Another important point to consider before you even start writing is what a proposal looks like compared to a review. Do you need a title? Should you use subheadings, an introduction/conclusion, a greeting and/or salutation? All of these are key questions for you to ask yourself and only with practice will the answers come to you quickly and without much thought.
Last but not least, in Communicative Achievement the examiner also looks at your ability to communicate your ideas clearly and to hold the reader’s attention. When you read your text you should have the feeling that it is engaging and your arguments/ideas are clear and easy to understand for someone who might not know a lot about the topic.
To summarise, Communicative Achievement checks if you use an appropriate style/tone, the correct features like headings, introduction/conclusion, etc. as well as how well you communicate your ideas.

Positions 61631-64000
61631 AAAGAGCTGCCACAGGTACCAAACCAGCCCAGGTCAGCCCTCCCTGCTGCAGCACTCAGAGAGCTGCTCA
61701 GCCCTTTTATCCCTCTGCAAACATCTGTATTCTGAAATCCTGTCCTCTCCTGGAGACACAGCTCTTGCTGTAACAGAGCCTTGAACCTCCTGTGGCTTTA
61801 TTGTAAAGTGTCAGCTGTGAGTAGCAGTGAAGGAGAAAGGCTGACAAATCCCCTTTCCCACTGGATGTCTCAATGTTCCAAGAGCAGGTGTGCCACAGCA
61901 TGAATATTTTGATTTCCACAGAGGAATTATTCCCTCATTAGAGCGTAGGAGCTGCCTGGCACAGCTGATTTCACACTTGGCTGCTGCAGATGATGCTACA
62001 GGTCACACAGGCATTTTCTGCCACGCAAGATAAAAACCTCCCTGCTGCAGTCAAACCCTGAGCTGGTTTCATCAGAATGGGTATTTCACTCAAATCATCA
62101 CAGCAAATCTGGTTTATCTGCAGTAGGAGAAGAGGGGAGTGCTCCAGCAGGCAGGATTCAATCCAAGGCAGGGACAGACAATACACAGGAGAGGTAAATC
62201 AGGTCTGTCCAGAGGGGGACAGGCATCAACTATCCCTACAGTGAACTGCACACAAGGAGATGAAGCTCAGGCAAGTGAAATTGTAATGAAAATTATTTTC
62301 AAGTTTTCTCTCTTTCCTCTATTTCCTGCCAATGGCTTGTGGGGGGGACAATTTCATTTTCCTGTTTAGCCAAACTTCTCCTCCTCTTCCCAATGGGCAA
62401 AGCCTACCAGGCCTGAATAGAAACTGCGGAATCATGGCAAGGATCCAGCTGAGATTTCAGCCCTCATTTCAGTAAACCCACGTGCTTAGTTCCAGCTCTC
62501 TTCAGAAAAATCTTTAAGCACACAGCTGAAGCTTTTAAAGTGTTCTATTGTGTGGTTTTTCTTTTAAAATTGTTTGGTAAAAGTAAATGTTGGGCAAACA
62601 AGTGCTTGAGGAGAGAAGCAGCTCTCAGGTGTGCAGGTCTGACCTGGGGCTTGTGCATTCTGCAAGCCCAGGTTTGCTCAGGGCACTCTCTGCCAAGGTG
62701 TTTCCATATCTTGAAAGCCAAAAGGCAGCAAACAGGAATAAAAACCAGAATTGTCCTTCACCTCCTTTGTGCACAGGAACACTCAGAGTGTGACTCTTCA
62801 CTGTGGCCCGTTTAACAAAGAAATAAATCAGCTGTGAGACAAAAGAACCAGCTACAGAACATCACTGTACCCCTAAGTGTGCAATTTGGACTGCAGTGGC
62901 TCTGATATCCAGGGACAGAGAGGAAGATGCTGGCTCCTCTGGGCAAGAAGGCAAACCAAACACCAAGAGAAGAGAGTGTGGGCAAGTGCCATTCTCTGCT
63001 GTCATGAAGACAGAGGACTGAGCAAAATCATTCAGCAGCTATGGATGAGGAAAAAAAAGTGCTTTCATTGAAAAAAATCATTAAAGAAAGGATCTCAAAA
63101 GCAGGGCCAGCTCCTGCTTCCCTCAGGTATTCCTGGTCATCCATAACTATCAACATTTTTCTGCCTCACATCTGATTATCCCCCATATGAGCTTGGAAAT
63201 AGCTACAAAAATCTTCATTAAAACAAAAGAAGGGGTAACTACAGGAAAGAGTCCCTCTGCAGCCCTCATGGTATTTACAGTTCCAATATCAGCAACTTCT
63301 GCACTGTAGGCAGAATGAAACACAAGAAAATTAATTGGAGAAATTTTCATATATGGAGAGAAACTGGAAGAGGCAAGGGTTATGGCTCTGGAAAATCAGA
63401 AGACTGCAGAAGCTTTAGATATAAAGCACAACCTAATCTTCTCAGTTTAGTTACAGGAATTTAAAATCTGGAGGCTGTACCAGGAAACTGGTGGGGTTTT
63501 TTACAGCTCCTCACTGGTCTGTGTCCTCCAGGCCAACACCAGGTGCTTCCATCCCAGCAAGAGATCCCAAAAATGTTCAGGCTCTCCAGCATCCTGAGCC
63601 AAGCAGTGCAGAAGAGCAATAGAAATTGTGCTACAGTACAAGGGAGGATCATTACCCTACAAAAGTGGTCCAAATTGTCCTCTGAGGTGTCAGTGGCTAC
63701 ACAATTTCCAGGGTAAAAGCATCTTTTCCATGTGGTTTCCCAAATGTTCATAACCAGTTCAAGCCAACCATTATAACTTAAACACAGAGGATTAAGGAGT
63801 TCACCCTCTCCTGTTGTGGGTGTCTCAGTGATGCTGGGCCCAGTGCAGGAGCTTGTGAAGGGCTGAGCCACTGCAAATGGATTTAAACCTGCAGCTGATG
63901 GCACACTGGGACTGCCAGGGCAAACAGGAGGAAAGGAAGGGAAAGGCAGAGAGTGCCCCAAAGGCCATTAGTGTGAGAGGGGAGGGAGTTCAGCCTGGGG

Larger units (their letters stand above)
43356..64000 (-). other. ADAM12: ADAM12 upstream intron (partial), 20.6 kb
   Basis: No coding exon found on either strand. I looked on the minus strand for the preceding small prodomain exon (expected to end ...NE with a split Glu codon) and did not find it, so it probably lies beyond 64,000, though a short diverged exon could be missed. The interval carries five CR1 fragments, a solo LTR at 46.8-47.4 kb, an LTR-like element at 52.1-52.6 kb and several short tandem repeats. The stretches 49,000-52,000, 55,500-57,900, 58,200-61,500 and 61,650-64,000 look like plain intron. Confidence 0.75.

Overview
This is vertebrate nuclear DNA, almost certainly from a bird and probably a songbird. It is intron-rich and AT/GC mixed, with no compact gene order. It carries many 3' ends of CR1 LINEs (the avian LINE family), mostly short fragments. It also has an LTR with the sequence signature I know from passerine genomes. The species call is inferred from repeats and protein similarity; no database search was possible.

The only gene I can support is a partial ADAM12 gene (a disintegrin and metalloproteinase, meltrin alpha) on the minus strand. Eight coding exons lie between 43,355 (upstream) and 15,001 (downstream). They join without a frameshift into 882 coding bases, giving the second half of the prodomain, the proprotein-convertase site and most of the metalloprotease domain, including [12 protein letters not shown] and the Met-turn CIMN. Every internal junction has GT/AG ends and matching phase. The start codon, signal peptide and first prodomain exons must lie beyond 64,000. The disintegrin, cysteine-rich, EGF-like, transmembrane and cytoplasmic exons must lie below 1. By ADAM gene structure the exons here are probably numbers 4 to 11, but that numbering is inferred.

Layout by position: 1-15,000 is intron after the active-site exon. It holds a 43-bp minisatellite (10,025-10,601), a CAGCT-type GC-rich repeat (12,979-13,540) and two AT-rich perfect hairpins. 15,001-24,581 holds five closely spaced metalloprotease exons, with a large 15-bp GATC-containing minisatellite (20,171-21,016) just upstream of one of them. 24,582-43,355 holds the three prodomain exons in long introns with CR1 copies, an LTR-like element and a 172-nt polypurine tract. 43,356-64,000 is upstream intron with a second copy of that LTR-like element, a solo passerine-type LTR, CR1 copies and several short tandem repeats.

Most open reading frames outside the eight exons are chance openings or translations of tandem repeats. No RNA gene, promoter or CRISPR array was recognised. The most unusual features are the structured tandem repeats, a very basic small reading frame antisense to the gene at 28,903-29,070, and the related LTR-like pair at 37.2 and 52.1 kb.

Organisation, just like Communicative Achievement, is one of the more complex marking scales in C1 Advanced Writing. There are a lot of opportunities for you to score, but, at the same time, you can lose marks just as easily.
First of all, you always need to use paragraphs in your writing as this is the prime indicator for a separation of main ideas. For the different task types there are structures that vary slightly so you need to study all of them if you want to nail this one.
Looking back at our essay task from earlier we said that we need to discuss two of the ideas given in the box on the left so there are two paragraphs waiting to be written. On top of that, a good essay always comes with an introduction and a conclusion to round it off so we get to four paragraphs in total.
Make sure that you always think about this before you start writing. It can save you tons of time and set you up for success.
Apart from paragraphs you also have to show that you can put your ideas in a logical order and present them in a cohesive unit. To achieve this don’t mix up your ideas throughout the different parts of your text and you must include linking devices (linking expressions, relative clauses, conditionals, participle clauses, etc.) in your writing.